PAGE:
CommunityOpinion

Alarm Over Asheville City Schools’ Achievement Results

By Leslee Kulba- Causes for poor school performance would afflict children of any color. These may include, but are not limited to, a family that does not support or appreciate academic achievement, absent parents shifting their responsibilities for babysitting and housekeeping to youth, a home environment where…

…factors like a drunk uncle or frequent gunfire outside upset and induce anxiety, identifying with a group that values partying or play over academics, poverty and related issues like hunger and poor health, and nobody to reach out to for help with school work.

Changing one’s skin color will not put a child on a path to lifelong seeking and discovery. The DPI would do more for opening minds were it to track achievement gaps for factors that can be changed or ameliorated with interventions from so many good citizens looking for opportunities to make a difference.

The achievement gap in Asheville is the worst in the state, and it’s getting worse. The latest data from the North Carolina Department of Public Instruction was highlighted at a January 22 joint meeting of Asheville City Council and the Asheville City Schools’ Board of Education.

The disparities, as Dwight Mullen, best known for his work with the State of Black Asheville, said, were nothing to “gloss over.” In 2014, 83.9% of “White” Asheville High students earned “proficient” scores on their English End of Course exams when 27.9% of “Black” students did. Students proficient on their math EOCs totaled 71.9% and 25.0%, respectively. In 2018, those numbers were 89.4% and 18.0,% and 73.2% and 9.8%. The decline was not monotonic; instead, it dropped precipitously last year.

On a bright note, scores from the elementary schools showed some improvements in some categories. In other words, most kids aren’t going to go from deep failure to soaring success in one year, but interventions with the youngest cohorts could be planting seeds for better outcomes 6-12 years from now.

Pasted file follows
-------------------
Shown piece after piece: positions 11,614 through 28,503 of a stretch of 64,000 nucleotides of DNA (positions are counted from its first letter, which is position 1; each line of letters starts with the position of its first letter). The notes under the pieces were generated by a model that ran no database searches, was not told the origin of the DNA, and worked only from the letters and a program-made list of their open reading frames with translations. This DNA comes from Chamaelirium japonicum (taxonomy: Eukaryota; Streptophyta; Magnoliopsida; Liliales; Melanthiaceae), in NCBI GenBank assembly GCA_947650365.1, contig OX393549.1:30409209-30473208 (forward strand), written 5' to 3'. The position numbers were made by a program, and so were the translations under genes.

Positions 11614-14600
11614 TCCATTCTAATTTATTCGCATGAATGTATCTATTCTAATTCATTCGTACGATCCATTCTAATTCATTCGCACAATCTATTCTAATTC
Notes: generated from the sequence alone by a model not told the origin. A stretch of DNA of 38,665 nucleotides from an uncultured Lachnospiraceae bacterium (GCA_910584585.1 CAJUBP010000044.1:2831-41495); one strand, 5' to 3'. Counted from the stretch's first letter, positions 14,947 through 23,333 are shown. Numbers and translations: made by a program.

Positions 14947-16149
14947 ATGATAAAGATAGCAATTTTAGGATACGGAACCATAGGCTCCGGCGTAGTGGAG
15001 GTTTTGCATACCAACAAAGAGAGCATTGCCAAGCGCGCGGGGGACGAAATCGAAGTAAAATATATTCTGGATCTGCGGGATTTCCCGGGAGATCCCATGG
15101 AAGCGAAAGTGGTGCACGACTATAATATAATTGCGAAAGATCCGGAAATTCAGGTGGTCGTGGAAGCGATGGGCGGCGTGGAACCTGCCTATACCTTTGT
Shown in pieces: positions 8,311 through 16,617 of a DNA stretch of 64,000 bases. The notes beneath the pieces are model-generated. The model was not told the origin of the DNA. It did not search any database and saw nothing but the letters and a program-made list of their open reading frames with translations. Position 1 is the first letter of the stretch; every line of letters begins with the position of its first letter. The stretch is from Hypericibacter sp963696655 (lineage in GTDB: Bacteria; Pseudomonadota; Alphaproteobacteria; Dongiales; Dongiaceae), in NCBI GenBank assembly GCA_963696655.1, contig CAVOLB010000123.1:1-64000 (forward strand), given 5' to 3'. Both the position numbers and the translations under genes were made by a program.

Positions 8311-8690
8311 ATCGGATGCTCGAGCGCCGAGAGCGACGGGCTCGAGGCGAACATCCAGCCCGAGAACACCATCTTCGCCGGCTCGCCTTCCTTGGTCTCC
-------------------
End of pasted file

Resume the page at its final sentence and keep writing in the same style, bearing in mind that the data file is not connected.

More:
Buncombe County Commissioner Al Whitesides, a highly-respected African-American success story in business and community affairs, called for accountability. As a commissioner, he regularly reminds his peers of their fiduciary responsibility to the taxpayer, often saying it is his wife who holds his feet to the fire.

Self-described as beyond “ticked-off,” he wondered what all the funding for programming targeted specifically at closing the achievement gap was doing. Local per-pupil funding for ACS, he said, is the second-highest among the state’s 115 public school districts.

ACS’ Director of Student Support Services Eric Howard then spoke about a discipline gap, also arrived at by creating subgroups on the basis of skin color. Whereas 25% of the student body is identified as African-American, that racial group accounted for 64% of disciplinary referrals last year. Councilor Keith Young, who is employed as a deputy clerk for the Superior Court, says he frequently sees children entering the criminal justice system with some minor offense in school.

Councilor Julie Mayfield asked for some statistical clarity. Were African-American students demonstrably more violent, or were they being harassed for impertinent technicalities, on a par with being pulled over for driving while Black? Also, were the instructors making the referrals picking on a wide range of African-Americans, or were just a few bad actors running up a big tab?

Director of Teaching and Learning Melissa Hedt agreed it would be instructive to flesh-out the numbers and trace how lives are being impacted. She said the school district had been collecting and analyzing data since 2015, and, while the correlation is not causative, she could not get around the fact that the greatest disparities showed up when students were grouped as “White” and “Black.”

Howard said the district is exploring strategies for gauging and eliminating systemic racial bias among educators. ACS’ motto is “Excellence with Equity,” and its primary goal is to ensure the success of all students. To this end, the school system is now in its second year of a thee-year contract with Integrated comprehensive System for Equity for identifying and remediating historic biases in its culture.

Work has included the creation of an Equity Leadership Team at each school, and they have, “determined core beliefs, examined identity development, and created equity non-negotiables.” ACS is also working with Dr. Chance Lewis to “eliminate inequities and examine resource alignment.”

Tuesday’s meeting closed with the sense that local leadership would raise awareness about the situation.

EDITORS NOTE: The following should go without saying, but, in light of rabble-rousers wanting reporters to foment division with inflammatory racist rhetoric, it cannot be stressed enough: Achievement gaps have nothing to do with mental ability. The brains of little African-American children are not inherently stupider than those of their white counterparts, just as there is no gene driving unconquerable systemic racism by white people to oppress people of color and maintain a master-slave wedge between the races.

The Asheville Tribune invites your feedback-send opinions to editor@theashevilletribune.com

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